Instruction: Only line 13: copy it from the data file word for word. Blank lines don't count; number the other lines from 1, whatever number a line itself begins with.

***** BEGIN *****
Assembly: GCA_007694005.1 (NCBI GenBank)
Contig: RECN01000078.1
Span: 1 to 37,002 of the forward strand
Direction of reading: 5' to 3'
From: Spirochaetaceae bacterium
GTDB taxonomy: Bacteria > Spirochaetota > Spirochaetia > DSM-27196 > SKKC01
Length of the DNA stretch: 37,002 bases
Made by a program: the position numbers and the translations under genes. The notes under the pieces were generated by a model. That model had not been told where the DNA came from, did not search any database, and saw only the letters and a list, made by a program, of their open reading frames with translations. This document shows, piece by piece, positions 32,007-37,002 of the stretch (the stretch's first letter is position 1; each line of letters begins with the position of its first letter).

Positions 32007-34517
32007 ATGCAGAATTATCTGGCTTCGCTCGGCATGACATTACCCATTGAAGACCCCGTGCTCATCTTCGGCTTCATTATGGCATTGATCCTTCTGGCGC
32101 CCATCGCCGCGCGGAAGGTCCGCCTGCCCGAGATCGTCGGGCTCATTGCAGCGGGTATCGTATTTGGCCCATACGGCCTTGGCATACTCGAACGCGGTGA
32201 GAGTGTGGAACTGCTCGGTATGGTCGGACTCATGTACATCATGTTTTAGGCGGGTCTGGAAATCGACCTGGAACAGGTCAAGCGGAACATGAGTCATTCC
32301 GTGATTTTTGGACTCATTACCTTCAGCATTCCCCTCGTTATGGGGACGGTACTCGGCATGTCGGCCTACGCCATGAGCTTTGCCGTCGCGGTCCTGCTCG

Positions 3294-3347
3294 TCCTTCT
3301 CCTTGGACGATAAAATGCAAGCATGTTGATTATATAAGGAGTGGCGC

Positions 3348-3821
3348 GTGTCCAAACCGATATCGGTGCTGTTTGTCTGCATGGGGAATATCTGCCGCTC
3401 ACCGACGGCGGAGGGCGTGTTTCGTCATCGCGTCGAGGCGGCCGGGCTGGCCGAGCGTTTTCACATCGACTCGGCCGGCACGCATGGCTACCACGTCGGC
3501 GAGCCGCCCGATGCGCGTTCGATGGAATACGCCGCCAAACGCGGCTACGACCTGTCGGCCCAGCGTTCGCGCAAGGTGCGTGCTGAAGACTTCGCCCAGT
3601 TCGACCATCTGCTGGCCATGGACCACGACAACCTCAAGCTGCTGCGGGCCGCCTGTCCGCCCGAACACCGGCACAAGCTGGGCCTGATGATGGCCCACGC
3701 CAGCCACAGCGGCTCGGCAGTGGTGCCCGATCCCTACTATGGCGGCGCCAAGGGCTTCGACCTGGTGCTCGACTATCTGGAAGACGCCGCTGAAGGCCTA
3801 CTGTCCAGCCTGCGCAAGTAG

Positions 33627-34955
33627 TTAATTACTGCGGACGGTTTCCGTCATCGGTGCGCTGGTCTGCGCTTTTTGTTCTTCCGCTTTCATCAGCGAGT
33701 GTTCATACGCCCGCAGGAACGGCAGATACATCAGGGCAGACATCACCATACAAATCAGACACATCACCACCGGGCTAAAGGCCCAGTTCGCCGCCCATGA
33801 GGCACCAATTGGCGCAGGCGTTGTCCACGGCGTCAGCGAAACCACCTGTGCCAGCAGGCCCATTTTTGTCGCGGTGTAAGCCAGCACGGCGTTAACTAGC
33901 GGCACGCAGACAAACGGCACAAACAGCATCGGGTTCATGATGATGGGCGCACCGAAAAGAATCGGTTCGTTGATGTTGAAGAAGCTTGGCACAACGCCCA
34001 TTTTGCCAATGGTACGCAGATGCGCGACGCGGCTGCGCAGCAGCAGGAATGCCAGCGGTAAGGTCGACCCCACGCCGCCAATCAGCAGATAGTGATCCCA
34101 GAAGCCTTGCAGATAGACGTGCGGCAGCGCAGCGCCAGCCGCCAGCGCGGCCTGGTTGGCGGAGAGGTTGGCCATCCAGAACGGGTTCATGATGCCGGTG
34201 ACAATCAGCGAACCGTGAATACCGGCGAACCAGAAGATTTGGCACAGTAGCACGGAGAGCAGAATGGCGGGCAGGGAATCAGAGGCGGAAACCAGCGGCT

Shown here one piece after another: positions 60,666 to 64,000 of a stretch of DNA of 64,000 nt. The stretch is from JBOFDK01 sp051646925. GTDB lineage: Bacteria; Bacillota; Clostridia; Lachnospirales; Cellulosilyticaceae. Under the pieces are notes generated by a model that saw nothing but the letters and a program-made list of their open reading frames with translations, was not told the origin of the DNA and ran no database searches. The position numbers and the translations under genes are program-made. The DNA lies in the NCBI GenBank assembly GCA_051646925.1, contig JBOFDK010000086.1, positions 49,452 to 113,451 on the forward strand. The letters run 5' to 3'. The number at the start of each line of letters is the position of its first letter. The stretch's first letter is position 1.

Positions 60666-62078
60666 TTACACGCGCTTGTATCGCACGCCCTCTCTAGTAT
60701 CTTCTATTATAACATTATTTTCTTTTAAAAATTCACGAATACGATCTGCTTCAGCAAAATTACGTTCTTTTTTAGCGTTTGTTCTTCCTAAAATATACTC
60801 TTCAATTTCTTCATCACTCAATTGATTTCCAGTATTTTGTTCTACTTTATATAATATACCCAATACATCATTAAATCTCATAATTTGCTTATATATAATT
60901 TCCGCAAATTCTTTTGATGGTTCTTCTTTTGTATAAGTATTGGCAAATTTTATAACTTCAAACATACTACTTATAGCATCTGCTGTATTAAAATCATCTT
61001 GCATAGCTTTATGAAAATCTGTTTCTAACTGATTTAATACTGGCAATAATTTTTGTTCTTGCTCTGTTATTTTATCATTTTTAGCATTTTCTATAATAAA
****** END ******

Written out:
32301 GTGATTTTTGGACTCATTACCTTCAGCATTCCCCTCGTTATGGGGACGGTACTCGGCATGTCGGCCTACGCCATGAGCTTTGCCGTCGCGGTCCTGCTCG